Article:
More and more, our one to two hour Monday and Thursday morning work parties focus on accomplishing a single task, quickly and efficiently, with Charisse (Rebecca) in the lead, both deciding the project and directing the process.
Well, you might think again. It’s not all roses. In fact, these past few days remind me very much of what we’re all going through who have planets in the 18-23° area of Aries, Cancer, Libra, and Capricorn, now activated, big time, by transit Mars in Cancer opposing transit Saturn/Pluto in Capricorn. Wheeee!
Guest post by Ann Kreilkamp. Read more: So you wanna establish a bucolic urban farm in the midwest?
L to R: Dan, Justin, Andreas, Rebecca and Alex Thursday’s work party found us all in back of DeKist 2 house, clearing weeds and making room for a new fence for the expanded chicken run. The new chicks grew so quickly and so did the weeds with all the rain we’ve had!
The aspect of the psyche being torn asunder because of too many responsibilities might be called neurotic. This is something I’ve experienced for the first time in a while, due to taking on two pet sitting jobs at the same time, while away from my own home and additional duties at the permaculture village.
It sounded like a good idea at the time but no one can be in three places at once. I paid for that ‘yes’ with a nasty summer cold, and missed out on another ‘yes’; a visit with family over the Memorial Day weekend.
One of the cats I was watching also went missing for almost 7 days straight — a first on my watch. He returned, after days of calling, emailing, flyer making; completely unscathed and looking healthy as ever. Sometimes, cats just go on walk-about.
It is funny when shit hits fans seemingly all at once. The universe just kind of forces us to take a seat. Not DO — because sometimes nothing can be done. I decided to just BE. While I was nursing my snot-filled head, I was assessing thoughts I’d put aside regarding recent goings-on geopolitically and in US media.
One of the pet sits is now over, and the space I’m in is quite serene.
However, it is Gemini season. The time of year when I find myself suffering from too much mind. When this happens, I don’t get much sleep and that’s when I tend to write. That happens more often when I have roots down, but I’ve traveled the last couple of summers. Travel is a past-time that alleviates a great deal of monkey-mindedness. This summer, I’m feeling roots going plenty deep.
It feels like time to compost some old thinking.
Some Old Bullshit
I watched this house 3 years ago for nearly six months. This was before, during, and in the aftermath of the last presidential election. I did major healing work within these walls covered in art, with a vast library of books at my disposal and surrounded by beautiful permaculture gardens. I appreciated it for the spiritual retreat it was. Now this house feels like an old friend who got me through a dark night of the soul.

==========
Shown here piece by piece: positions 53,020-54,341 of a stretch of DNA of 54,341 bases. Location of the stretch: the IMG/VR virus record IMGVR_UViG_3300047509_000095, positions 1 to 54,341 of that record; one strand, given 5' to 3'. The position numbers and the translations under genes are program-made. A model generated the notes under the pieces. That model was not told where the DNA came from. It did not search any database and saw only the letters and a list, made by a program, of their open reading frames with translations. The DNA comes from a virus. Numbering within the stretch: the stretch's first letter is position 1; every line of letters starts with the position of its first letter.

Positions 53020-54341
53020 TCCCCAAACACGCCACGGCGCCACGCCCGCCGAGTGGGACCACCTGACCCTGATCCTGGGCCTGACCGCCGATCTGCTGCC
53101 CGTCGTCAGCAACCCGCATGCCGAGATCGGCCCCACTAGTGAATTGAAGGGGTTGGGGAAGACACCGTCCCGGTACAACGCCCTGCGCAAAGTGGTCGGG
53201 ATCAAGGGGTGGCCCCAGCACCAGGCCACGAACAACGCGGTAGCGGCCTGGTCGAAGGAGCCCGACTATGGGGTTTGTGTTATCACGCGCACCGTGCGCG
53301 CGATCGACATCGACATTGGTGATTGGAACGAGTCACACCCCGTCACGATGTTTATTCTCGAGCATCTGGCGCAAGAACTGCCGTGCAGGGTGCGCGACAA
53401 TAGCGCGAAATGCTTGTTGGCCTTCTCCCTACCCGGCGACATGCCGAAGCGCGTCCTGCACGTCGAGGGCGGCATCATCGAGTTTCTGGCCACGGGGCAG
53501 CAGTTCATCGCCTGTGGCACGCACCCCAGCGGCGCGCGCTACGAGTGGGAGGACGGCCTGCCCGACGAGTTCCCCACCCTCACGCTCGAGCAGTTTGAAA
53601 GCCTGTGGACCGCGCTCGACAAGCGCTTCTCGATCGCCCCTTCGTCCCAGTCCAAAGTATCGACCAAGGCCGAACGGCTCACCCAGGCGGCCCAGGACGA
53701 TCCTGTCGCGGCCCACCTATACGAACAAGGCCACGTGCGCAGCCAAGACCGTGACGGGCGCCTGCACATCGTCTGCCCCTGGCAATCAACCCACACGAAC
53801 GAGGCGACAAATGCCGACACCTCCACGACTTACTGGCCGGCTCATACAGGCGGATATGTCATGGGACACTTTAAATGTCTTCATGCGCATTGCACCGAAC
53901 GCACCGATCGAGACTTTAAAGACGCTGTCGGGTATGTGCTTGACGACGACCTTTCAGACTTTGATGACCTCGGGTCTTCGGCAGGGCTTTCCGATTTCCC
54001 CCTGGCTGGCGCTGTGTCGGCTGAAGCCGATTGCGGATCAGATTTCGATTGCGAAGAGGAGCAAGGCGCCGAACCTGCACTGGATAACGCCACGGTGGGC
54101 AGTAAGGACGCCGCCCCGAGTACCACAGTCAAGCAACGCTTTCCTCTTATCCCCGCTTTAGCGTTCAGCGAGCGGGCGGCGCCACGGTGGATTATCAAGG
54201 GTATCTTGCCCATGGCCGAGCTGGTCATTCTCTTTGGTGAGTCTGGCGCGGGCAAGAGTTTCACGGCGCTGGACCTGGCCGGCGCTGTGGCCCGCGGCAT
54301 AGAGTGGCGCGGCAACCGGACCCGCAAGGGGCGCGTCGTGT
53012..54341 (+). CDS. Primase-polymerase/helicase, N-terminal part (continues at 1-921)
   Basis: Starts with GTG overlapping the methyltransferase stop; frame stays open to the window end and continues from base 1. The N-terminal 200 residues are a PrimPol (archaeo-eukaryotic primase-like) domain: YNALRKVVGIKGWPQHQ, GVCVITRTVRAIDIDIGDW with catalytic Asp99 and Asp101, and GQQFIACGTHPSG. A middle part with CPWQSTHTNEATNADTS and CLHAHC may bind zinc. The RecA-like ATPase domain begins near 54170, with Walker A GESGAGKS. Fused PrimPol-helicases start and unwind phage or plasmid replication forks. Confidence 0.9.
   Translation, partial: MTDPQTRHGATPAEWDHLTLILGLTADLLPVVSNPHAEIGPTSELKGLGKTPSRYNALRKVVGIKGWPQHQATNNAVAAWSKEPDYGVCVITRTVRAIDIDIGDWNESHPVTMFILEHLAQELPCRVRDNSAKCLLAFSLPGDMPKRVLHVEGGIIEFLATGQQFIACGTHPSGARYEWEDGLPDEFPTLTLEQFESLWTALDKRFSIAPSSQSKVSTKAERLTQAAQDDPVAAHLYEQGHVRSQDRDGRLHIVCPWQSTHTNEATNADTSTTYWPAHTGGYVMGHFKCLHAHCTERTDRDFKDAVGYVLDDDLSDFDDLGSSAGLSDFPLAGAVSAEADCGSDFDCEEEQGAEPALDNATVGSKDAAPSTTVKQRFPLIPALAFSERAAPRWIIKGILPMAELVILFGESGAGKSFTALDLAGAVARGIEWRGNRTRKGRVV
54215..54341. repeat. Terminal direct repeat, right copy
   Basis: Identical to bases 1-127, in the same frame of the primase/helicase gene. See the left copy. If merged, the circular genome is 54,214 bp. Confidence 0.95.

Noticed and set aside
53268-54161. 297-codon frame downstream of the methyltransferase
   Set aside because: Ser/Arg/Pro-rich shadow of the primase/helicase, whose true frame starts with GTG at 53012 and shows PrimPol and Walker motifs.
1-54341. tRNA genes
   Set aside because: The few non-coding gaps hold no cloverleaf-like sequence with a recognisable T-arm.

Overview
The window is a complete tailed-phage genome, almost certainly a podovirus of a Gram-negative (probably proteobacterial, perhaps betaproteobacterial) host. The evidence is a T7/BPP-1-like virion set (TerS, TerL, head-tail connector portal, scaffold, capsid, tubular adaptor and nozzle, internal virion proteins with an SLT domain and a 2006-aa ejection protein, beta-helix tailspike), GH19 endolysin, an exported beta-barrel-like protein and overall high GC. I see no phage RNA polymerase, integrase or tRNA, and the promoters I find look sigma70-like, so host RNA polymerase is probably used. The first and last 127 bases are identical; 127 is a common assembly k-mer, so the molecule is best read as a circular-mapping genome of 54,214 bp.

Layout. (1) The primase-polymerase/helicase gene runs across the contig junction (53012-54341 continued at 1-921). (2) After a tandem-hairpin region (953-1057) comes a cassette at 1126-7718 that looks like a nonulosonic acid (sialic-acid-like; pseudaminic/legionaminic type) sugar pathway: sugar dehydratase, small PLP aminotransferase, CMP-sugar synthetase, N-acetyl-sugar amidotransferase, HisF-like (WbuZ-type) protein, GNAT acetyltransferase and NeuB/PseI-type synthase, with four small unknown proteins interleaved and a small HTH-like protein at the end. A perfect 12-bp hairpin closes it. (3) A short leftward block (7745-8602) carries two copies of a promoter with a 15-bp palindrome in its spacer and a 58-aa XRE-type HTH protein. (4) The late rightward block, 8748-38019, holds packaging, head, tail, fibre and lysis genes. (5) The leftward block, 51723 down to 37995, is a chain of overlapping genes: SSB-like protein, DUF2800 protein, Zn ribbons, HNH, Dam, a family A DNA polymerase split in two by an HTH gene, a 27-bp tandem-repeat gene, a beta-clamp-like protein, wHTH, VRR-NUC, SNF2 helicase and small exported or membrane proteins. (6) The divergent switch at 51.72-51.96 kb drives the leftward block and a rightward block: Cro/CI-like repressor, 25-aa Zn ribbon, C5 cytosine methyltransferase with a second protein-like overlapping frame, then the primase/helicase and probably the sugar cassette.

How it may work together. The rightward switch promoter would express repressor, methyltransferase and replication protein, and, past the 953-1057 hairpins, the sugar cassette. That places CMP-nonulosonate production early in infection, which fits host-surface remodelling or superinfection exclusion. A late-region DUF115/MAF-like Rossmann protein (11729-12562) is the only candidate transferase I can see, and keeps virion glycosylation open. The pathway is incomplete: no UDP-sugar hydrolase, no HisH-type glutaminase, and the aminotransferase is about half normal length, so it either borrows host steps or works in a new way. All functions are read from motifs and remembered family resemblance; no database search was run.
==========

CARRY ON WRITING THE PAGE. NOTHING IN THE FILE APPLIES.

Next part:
I’m relieved to feel this grounded…a different experience than my last visit here. I’ve noticed that I am different. I return to this place healed from relationship wounds. I’m surprised to say some of that had more to do with politics than I’d previously imagined. I’ll sum up the karmic garbage with the title of a favorite Beastie Boy’s EP, called “Some Old Bullshit.”
The realization that I had composted this old bullshit — probably wouldn’t have come to light if I hadn’t spent the last 9 months living in an intentional community. I share common space, gardens and responsibilities with two women elders, both of whom celebrate and embrace crone wisdom. I have been given the title ‘proto-crone’ and the more I continue to learn from them, the more comfortable I find my 52 year-old Self.
We live among young people who are also dealing with some old bullshit, even if they don’t know they are certainly inheriting it. I’m consistently reminded of this and my compassion and understanding spring from that place. There are many joys I’ve discovered since choosing to live in intentional community, but the most surprising discovery has been learning more about myself and the kind of ancestor I am becoming.
It’s possible I lost my mind in 2016. And thank goddess! It wasn’t doing me much good at the time. I was working to get soul-centered. Balanced. I’d already felt that the country lost it’s mind long before the last election. Unfortunately, some folks lost touch with their soul, too.
Celebration of Individuality or Individuation?
The Tao presents itself beautifully when we utilize quiet time to observe our thoughts. To let them pass by, like the river that constantly flows and changes in each moment. It’s about flexibility and a large amount of non-attachment.
It takes practice and patience with yourself. In quiet self-reflection, I can reach a place of understanding and equanimity. This is an important practice in the age of too much information [distraction] especially for a Gemini sun/moon, with too much mind, like myself.
What I’ve discovered in meditation practice is something I’m noticing more and more in co-creative community. Possibilities.
The outer world has many treasures. How often do we allow time for inner exploration? It takes self-excavation to discover our treasures, some we may not have realized we had. Gifts that shine out and burn away vanity, the need to be right…even beyond notions of ‘right or wrong’.